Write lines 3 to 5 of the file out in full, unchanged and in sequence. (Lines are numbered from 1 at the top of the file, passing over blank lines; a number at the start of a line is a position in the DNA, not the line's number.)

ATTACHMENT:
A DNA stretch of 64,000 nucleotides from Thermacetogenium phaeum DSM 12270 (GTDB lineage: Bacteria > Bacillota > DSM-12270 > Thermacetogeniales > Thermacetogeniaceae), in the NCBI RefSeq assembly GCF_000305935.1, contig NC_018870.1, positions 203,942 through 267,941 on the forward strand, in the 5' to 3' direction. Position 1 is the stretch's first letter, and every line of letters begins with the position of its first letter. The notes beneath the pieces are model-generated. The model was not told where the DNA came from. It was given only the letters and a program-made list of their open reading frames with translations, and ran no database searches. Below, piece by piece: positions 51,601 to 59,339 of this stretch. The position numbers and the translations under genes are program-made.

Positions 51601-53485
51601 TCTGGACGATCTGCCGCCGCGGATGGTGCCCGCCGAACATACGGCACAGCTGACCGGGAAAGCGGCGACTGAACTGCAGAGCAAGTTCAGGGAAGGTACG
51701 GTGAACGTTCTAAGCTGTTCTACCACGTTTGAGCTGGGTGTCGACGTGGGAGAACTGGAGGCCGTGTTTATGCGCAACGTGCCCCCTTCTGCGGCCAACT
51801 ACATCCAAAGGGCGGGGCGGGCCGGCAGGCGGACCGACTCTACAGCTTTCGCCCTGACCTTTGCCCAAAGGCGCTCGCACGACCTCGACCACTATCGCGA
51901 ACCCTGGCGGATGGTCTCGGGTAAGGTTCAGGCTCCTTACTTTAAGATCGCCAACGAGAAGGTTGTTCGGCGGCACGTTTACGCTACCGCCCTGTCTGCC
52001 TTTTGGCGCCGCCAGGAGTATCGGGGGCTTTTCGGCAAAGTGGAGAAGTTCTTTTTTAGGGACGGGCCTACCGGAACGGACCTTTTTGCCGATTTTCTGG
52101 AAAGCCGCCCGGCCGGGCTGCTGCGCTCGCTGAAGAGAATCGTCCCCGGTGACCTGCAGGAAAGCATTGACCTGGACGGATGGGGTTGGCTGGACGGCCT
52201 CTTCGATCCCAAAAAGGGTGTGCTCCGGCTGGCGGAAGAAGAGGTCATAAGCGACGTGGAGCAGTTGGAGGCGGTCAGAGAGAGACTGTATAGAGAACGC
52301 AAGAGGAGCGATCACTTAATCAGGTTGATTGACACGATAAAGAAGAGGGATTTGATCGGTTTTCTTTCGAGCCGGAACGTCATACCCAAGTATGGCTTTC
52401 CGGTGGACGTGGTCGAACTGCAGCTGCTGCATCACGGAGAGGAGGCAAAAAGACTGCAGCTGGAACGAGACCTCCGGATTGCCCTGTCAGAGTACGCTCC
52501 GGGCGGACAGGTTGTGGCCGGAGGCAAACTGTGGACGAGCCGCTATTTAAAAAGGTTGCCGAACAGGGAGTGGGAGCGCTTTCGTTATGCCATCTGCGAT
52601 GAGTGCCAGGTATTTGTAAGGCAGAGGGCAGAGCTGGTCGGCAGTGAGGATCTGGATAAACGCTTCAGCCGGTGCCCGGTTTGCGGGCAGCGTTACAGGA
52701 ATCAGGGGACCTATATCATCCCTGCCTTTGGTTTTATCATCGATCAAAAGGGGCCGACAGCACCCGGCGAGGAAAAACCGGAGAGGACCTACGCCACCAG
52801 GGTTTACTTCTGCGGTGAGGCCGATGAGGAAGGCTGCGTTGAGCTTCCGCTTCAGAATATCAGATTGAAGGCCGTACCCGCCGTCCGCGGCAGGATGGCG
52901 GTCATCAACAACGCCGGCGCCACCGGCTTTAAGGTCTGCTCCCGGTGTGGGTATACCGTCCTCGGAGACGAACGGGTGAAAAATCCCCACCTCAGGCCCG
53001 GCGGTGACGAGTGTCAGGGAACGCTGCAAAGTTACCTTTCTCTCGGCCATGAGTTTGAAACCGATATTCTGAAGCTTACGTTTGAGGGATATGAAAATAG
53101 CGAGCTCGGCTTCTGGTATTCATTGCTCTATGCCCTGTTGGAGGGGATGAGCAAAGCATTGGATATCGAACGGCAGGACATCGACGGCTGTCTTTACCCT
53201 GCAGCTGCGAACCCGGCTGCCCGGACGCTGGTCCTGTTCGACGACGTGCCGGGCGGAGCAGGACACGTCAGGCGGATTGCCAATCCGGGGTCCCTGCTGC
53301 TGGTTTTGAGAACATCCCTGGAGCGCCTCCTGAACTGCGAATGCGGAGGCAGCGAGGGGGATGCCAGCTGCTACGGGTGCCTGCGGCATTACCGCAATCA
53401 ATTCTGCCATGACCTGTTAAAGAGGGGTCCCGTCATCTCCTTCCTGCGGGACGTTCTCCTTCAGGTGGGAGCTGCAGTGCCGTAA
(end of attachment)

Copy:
51601 TCTGGACGATCTGCCGCCGCGGATGGTGCCCGCCGAACATACGGCACAGCTGACCGGGAAAGCGGCGACTGAACTGCAGAGCAAGTTCAGGGAAGGTACG
51701 GTGAACGTTCTAAGCTGTTCTACCACGTTTGAGCTGGGTGTCGACGTGGGAGAACTGGAGGCCGTGTTTATGCGCAACGTGCCCCCTTCTGCGGCCAACT
51801 ACATCCAAAGGGCGGGGCGGGCCGGCAGGCGGACCGACTCTACAGCTTTCGCCCTGACCTTTGCCCAAAGGCGCTCGCACGACCTCGACCACTATCGCGA